Pacific Frost helleboreThe foliage of the camellia towers above these perennials, including the colorful hellebore “Pacific Frost”. Photo: Susan Calhoun

Back Layer: Large shrubs add structure, screening, and interest in the late season

At the back of the border there’s a big, old, pink blooming camellia (Camellia cv., Zones 6-10). While I’m not a huge fan of pink, it was here when I bought the house and it has vital info from a neighbor. Because I made up my mind to leave it, I built the rest of the spring border around it. Nearby, a Camellia “Christmas” (C. sasanqua ‘Yuletide’, zones 7-10) flowers next to a Golden Crane® hydrangea (Hydrangea angustipetala ‘MonLongShou’, zones 6–9). Both bushes take shade. The camellia ‘Yuletide’ blooms in late fall and early winter and the hydrangea Golden Crane® blooms in late spring and summer. The camellias and hydrangeas serve as the backdrop for the rest of the bed. When spring turns into summer, the greens take over. In the lower areas of the bed, the brightly colored hellebore ‘Pacific Frost’ and the blooming heart ‘Bacchanal’ flowers are beautiful as the hydrangea blooms. After spring it’s a muted palette but still full and lush.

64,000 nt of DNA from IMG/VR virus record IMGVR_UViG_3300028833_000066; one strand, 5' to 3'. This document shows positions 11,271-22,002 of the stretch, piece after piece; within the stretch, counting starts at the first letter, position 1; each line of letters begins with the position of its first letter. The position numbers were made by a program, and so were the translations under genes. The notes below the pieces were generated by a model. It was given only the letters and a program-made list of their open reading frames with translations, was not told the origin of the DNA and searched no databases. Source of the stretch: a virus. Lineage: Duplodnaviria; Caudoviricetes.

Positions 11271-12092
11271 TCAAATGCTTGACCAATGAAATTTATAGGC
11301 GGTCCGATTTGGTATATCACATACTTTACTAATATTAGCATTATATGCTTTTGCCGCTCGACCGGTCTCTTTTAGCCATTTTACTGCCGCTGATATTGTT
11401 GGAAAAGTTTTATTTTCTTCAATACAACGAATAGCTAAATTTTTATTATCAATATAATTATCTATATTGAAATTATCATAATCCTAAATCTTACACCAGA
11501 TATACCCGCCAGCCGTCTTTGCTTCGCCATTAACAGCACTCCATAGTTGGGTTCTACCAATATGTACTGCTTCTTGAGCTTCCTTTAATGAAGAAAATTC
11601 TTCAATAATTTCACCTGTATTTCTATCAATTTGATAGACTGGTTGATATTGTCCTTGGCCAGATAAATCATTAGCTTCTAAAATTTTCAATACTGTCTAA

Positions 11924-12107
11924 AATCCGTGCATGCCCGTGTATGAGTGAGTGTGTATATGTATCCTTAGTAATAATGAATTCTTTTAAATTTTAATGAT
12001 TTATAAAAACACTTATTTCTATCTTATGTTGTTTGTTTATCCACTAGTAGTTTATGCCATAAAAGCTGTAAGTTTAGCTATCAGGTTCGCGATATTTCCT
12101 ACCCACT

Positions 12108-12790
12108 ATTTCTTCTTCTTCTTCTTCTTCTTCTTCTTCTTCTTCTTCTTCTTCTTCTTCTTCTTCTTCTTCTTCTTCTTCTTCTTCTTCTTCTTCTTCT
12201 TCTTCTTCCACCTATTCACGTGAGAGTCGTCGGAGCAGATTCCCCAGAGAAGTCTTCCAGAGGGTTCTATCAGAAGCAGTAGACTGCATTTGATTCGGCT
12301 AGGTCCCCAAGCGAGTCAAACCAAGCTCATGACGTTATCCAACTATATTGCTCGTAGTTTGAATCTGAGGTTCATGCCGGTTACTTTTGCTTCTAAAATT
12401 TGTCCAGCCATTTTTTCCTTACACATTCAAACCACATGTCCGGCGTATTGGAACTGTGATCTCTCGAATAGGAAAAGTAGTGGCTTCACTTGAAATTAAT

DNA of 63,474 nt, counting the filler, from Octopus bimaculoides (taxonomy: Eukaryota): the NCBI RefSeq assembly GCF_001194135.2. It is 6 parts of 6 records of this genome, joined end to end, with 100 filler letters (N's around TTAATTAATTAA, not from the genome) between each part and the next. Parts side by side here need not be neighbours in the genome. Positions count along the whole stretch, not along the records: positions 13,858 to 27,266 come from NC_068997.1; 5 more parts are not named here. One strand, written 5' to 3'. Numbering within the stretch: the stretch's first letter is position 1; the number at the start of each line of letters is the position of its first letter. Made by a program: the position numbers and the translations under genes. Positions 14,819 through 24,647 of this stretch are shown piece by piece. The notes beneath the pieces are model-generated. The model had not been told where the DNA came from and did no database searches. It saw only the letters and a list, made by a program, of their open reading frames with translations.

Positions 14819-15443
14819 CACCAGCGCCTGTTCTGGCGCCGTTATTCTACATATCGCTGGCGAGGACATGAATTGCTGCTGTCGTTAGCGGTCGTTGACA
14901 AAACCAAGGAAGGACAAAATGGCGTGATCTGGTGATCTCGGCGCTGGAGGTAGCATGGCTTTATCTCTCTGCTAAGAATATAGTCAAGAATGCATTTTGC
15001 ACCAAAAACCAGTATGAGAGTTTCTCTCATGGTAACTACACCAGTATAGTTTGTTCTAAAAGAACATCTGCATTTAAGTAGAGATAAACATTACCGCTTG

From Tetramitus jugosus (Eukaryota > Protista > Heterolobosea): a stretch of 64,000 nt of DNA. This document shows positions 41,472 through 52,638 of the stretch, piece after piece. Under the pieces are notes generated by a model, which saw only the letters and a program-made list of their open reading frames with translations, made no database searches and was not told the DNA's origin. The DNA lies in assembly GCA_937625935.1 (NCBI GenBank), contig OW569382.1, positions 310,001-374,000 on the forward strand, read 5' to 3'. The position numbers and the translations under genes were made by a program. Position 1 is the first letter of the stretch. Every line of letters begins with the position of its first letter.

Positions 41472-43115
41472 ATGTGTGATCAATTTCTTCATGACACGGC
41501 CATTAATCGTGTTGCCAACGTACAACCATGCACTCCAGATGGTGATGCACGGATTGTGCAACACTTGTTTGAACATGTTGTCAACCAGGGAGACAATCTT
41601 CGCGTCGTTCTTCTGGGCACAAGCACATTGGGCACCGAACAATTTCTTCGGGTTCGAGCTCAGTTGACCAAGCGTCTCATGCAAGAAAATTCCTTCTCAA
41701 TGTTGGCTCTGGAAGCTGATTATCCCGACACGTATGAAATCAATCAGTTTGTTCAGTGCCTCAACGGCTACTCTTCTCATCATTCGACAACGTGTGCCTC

Spring border garden planUse the same ideas to structure other beds for year-round interest and structure. Photo: Susan Calhoun

Think about design principles as you work

So you can follow some of the design principles that apply in this garden bed when designing your own bed: First, choose your color combinations and start with a floor cover of this color in the lower layer. The second layer is the next. Accent colors can take up to 50% of the space, and the rest should be the main color, all with the same flowering period (spring). The final top layer can be made up of more plants that have the same main color, with 20% of the plants having that accent color. Make sure you try out some fun textures (grassy, ​​shiny, colorful) and think about how they’ll look in three months, and then again in six months. Plan for the foliage to provide interest and screening for the months to come.

– Susan Calhoun is the owner of Plantswoman Design in Bainbridge Island, Washington.

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Robert Dunfee